To examine chronic pain prevalence in a spinal cord injury (SCI) population, and to determine the influence of psychologic factors on SCI pain and impact of SCI pain on quality of life.
Five hundred seventy-five persons with SCI were asked to participate in the study. Demographic, SCI, and pain characteristics were obtained. The Chronic Pain Grade, anger items of the Profile of Mood States, Illness Cognition Questionnaire, Pain Coping and Cognition List, and Patient Health Questionnaire were used. General health and well-being were assessed with 0-10 scales. The influence of psychologic factors was assessed with regression analyses controlling for person and injury characteristics and pain intensity.
Response rate was 49%. SCI pain prevalence was high (77.1%). More internal pain control and coping, less catastrophizing, higher level of lesion, and nontraumatic SCI cause were associated with less pain intensity. More pain was associated with higher pain-related disability. Lower catastrophizing was related to better health. Less SCI helplessness and catastrophizing, greater SCI acceptance and lower anger levels were related to higher well-being. Higher levels of SCI helplessness, catastrophizing, and anger were related to higher depression levels. Pain intensity showed no independent relationships with health, well-being, and depression in the regression analyses.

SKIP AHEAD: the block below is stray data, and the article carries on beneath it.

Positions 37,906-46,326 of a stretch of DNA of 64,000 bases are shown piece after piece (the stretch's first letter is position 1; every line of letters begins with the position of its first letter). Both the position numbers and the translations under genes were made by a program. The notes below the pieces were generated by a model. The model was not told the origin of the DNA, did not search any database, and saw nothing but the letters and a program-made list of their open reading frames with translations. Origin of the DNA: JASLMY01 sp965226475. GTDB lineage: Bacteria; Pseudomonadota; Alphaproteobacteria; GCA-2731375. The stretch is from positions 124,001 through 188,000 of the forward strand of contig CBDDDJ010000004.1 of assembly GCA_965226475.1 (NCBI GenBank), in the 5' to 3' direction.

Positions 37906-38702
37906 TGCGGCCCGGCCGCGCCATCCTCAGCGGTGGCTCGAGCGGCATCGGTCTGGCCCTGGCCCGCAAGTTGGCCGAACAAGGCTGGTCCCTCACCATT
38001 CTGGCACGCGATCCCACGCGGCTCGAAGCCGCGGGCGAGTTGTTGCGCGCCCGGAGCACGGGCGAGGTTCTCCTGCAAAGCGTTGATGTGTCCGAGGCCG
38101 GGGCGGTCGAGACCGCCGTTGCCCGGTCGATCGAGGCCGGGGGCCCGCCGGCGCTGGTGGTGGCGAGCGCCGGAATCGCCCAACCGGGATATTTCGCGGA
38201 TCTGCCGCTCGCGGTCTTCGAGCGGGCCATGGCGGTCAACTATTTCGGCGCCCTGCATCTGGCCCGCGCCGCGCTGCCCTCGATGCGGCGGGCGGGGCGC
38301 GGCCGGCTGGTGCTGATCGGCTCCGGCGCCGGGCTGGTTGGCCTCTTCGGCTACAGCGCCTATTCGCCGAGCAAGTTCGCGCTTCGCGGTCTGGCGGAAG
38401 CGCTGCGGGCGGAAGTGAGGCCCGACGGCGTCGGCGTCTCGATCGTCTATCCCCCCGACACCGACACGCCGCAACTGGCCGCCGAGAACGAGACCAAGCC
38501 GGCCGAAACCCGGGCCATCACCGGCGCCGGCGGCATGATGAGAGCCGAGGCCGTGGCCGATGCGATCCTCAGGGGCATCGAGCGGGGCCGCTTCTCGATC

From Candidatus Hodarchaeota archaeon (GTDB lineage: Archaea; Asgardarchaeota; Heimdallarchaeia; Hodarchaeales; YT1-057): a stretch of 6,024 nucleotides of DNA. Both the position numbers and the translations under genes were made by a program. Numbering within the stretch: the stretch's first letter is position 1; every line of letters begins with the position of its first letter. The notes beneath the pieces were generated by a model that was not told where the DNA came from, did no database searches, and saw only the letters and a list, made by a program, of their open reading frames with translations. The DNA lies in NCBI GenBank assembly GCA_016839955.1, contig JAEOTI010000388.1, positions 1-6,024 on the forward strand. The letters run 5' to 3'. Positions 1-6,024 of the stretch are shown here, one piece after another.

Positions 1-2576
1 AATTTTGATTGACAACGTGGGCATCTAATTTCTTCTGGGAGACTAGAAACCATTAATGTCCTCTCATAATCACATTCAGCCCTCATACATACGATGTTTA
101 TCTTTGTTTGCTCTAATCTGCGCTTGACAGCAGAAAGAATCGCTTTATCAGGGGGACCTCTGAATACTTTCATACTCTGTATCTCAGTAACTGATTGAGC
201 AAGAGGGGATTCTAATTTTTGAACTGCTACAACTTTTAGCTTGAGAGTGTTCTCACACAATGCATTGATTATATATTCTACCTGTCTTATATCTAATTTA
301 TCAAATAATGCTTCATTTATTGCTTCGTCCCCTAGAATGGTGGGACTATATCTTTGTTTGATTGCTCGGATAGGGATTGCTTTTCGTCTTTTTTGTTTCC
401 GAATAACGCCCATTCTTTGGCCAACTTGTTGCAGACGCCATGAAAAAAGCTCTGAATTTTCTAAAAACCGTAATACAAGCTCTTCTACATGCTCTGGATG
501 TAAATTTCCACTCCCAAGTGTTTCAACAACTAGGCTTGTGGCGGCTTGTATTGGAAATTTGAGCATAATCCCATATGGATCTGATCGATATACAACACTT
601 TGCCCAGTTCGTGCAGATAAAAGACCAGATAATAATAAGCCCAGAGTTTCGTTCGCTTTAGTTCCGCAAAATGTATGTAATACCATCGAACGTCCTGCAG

Chronic SCI pain and quality of life were both largely associated with several psychologic factors of which pain catastrophizing and SCI helplessness were most important. Psychologic intervention programs may be useful for persons suffering from chronic SCI pain to improve their quality of life.